No. 2 is, don’t buy things you don’t need with money you don’t have to impress people you don’t even like. When you make a purchase, ask yourself, “Do I want to have this, or do I want people to know I have this?”

Third, investing is not only for rich people. It’s how rich people get rich. The best outcomes for average investors are buying and holding exchange-traded funds and mutual funds that track broader indices. It’s about having a very diversified portfolio that is appropriate to your age and risk tolerance. 

It’s not what people want to hear, — they want to get rich tomorrow. If your horizon is 24 hours, there are very few investments that are ever going to pay what you need it to. 

A hallmark of personal finance advice is that the choices we make as individuals determine our financial futures. But that view doesn’t take into account the systemic forces that shape our financial lives, like income inequality and recurring economic crises. More recently, for example, we’re seeing how the advent of artificial intelligence can suddenly transform some jobs. What’s your take?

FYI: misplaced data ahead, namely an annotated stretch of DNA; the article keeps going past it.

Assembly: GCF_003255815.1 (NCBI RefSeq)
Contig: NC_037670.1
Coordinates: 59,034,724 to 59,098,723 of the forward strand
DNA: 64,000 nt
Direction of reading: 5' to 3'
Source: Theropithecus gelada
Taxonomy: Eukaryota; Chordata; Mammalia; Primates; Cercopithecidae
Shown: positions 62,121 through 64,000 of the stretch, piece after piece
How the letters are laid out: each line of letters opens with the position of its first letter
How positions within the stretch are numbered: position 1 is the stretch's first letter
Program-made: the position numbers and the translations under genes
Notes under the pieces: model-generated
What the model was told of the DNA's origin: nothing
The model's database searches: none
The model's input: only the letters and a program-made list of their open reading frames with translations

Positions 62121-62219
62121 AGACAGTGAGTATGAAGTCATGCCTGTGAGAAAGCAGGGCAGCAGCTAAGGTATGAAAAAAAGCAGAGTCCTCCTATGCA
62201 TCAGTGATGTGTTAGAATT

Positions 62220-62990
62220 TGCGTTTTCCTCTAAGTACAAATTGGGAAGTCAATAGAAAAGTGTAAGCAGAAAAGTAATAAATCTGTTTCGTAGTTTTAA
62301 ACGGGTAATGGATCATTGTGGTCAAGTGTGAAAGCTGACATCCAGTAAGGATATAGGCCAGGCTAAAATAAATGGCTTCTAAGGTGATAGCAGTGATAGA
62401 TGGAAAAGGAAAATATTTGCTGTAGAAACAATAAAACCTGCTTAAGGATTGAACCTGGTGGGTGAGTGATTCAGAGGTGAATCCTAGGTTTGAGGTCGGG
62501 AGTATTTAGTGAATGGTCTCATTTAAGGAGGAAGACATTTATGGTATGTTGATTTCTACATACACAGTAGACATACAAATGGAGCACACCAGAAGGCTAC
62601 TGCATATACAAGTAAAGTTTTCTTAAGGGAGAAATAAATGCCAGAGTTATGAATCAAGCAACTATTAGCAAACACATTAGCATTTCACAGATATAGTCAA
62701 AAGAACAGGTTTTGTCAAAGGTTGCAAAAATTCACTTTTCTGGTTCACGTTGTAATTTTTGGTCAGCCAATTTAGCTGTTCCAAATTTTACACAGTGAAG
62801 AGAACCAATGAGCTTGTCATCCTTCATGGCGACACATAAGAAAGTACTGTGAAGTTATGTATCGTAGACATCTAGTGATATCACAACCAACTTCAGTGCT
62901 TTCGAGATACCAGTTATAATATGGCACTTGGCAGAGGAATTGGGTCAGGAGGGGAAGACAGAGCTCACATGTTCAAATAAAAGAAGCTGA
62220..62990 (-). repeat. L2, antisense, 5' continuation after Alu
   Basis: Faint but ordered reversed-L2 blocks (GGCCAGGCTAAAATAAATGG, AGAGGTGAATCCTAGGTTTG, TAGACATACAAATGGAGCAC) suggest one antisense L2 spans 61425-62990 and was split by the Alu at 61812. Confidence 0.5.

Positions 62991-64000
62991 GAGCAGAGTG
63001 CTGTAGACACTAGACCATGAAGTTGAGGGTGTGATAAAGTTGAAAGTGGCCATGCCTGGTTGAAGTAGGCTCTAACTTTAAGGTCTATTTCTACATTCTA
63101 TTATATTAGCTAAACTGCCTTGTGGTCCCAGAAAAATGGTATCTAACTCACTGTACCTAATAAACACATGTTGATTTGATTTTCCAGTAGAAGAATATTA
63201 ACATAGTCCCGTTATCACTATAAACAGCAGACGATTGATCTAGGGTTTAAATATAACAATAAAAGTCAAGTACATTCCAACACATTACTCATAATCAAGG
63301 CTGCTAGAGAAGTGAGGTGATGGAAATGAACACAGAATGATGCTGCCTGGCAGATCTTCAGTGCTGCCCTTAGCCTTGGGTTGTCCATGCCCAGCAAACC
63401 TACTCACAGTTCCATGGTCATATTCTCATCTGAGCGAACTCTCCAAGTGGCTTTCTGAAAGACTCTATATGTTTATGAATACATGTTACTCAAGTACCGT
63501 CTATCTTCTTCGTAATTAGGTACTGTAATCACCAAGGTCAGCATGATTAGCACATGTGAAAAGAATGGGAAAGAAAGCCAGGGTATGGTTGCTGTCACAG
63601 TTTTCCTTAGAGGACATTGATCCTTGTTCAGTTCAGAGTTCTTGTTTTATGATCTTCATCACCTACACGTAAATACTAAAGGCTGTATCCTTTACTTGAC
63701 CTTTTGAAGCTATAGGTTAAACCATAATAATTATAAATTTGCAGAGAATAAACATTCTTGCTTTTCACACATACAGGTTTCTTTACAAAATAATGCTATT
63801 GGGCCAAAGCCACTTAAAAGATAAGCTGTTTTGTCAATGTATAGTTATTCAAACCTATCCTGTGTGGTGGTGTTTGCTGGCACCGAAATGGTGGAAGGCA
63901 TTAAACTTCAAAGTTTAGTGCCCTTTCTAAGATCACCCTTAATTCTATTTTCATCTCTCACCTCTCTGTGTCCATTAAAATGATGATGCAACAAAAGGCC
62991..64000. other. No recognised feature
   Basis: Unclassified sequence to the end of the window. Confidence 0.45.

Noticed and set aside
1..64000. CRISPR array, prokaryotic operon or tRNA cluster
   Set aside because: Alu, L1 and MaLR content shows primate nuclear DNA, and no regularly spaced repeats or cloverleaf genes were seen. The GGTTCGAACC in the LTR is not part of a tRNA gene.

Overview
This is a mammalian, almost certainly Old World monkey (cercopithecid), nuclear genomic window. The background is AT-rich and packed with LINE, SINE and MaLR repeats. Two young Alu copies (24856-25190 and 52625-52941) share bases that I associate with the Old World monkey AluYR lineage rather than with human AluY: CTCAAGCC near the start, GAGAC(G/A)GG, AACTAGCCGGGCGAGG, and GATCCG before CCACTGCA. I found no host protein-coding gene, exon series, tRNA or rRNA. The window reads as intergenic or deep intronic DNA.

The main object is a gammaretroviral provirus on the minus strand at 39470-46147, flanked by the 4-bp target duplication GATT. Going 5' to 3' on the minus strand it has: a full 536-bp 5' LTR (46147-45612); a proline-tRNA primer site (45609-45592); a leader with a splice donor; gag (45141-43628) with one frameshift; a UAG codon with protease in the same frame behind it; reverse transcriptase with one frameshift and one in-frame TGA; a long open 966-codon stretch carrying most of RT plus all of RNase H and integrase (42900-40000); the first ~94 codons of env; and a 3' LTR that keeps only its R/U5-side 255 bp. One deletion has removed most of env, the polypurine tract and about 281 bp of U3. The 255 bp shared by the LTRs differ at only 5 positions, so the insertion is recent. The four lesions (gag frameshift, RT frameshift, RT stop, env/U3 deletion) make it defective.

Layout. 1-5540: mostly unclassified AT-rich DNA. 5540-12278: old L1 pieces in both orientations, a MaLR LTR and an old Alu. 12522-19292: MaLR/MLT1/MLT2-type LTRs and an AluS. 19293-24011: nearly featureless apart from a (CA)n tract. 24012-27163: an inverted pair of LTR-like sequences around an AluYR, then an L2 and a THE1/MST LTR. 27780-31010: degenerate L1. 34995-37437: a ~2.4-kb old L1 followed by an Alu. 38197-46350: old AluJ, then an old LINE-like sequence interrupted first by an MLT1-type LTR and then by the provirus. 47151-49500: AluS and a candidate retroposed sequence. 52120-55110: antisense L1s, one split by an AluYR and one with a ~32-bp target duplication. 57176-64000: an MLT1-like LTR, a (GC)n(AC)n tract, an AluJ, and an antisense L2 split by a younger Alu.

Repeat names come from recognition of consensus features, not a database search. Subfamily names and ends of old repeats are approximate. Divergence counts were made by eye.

We have to come to the realization that our generation can’t save our way to riches — we don’t get to have the “happily ever after,” white picket fence house our parents had through saving. Back in the day you could work a middle-class job, earn a middle-class paycheck, buy a home, and go on vacation twice a year. It’s harder now. But you have to be able to do the best with the hand you are dealt. Control what you can control and if something happens, know how to pivot. 

For example, if you just earned a degree in programming and are worried about AI taking over these jobs, dive into learning how to work with AI and see how you can maintain job security. There will always have to be someone there to make AI smarter, design the system and be the engine behind it. It’s not like it just exists. We need to learn to use it to our advantage versus compete. It should be a collaboration. Why not leverage it to take over the 25% of the job that you hate so it frees you up to do other things?